Abu Sayyaf extremists killed 15 Philippine army soldiers in fierce fighting Monday in the country's restive south, dealing the government its largest single-day combat loss under President Rodrigo Duterte, who ordered the militants to be crushed for their brutality.
Military officials said five other soldiers were wounded in the nearly two-hour gunbattle that also killed at least two militants in Sulu province's mountainous Patikul town, where the Abu Sayyaf have detained many of their kidnap victims.
The estimated 70 militants were led by Abu Sayyaf commander Radulan Sahiron, a one-armed fighter long wanted by Philippine and U.S. authorities for his role in bombings, kidnappings and other acts, according to regional military commander Maj. Filemon Tan and police officials.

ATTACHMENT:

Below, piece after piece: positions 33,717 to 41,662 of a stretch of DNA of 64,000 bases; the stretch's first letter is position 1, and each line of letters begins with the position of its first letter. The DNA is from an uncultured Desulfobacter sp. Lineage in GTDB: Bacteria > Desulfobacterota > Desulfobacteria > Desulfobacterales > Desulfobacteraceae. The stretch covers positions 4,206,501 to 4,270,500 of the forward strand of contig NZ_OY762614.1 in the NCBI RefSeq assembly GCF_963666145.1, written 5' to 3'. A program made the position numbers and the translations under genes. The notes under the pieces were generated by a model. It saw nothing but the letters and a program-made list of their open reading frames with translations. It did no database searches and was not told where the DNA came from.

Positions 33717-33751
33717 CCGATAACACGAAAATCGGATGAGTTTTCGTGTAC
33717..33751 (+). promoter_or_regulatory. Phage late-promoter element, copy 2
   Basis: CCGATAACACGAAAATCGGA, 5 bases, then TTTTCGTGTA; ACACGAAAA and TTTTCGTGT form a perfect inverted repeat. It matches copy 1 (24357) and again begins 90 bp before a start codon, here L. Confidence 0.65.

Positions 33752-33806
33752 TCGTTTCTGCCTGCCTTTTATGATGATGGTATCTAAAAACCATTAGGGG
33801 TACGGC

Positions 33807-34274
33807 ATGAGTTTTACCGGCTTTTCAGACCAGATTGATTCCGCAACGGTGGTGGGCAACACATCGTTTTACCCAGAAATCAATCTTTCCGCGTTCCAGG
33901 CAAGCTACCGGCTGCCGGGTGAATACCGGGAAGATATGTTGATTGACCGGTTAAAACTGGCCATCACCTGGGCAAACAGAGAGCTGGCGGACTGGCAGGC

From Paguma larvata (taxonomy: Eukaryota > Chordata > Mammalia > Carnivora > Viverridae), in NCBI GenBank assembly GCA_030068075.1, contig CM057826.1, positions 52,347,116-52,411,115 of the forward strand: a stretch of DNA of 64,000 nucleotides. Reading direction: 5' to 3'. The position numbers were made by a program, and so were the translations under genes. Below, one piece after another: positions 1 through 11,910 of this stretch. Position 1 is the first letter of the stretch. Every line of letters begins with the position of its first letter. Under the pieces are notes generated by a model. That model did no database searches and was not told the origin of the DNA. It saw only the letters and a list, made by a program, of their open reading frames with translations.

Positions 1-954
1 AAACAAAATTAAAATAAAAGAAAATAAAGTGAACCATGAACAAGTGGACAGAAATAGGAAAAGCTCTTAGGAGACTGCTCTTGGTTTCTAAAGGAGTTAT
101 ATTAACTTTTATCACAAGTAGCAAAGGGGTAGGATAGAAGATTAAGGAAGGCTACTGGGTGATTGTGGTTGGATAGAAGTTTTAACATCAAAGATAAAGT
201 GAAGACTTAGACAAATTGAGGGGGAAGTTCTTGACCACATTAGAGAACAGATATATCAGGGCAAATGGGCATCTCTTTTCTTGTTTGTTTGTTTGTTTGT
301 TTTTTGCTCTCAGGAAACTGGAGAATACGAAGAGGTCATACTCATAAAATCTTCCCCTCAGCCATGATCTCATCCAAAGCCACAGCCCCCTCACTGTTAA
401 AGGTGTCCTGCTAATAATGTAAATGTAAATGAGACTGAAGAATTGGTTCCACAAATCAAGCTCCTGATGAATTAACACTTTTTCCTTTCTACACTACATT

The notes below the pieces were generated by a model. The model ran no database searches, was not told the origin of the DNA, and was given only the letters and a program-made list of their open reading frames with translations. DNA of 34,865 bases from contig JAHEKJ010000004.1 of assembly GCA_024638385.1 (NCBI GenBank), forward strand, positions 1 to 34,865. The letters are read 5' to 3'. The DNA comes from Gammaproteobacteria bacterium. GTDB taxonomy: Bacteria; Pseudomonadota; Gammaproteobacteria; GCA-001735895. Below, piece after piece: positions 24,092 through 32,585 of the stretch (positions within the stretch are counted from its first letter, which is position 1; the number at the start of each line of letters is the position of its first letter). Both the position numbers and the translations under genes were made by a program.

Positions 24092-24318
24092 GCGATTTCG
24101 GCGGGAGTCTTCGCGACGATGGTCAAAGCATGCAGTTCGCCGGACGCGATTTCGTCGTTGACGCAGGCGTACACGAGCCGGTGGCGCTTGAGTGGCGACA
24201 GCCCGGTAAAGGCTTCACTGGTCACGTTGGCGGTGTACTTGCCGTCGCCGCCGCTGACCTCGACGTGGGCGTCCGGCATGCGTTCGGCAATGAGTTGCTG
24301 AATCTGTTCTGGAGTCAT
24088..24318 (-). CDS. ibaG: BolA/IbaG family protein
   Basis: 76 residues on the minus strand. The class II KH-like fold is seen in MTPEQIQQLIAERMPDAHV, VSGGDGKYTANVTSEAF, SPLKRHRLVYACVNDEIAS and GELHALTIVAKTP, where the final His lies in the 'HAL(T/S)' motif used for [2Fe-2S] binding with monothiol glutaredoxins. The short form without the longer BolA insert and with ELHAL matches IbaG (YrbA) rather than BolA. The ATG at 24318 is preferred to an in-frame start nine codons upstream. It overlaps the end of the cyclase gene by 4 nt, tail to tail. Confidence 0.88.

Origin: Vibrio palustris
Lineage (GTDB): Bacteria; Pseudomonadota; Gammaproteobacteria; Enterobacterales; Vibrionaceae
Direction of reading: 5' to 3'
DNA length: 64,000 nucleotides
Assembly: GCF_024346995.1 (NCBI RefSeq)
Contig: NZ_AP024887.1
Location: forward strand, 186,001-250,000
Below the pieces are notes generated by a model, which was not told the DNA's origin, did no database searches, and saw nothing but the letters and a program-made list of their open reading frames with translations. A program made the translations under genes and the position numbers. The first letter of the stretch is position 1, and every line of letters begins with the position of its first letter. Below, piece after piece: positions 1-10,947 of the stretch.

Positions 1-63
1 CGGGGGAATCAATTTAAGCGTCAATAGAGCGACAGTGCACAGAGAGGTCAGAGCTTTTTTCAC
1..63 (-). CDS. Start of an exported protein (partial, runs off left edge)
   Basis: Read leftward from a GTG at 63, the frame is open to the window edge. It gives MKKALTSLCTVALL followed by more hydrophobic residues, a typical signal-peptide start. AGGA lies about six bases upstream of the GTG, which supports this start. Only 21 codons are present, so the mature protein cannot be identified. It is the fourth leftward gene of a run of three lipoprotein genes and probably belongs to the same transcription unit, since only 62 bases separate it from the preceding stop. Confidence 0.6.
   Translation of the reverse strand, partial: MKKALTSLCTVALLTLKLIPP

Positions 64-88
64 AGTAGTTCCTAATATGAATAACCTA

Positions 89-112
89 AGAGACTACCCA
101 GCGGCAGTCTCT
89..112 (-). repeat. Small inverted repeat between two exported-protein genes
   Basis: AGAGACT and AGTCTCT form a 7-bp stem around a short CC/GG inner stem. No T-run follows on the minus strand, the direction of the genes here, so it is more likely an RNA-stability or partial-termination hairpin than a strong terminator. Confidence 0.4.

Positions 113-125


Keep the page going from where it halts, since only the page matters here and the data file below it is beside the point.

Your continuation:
Duterte ordered troops to hunt down and destroy the militants in their jungle bases last week after the extremists beheaded a kidnapped villager whose family was too poor to pay a ransom. The tough-talking president has pursued peace talks with two larger Muslim rebel groups, including the Moro National Liberation Front whose fighters have been suspected of providing sanctuary and combat support to the Abu Sayyaf in Sulu in the past.
The military's battle setback came after troops killed at least 21 Abu Sayyaf gunmen, including an influential commander, in the jungles of Patikul on Friday and Saturday in assaults that followed the beheading.
The United States and the Philippines have blacklisted the Abu Sayyaf, which is estimated to have more than 400 armed members, for deadly bombings, ransom kidnappings and beheadings. Although the militants have been weakened by years of U.S. military-supported Philippine offensives, they remain a national security concern and have been implicated in the recent kidnappings of Indonesian and Malaysian crewmen of tugboats plying the area around the sea borders of the three countries.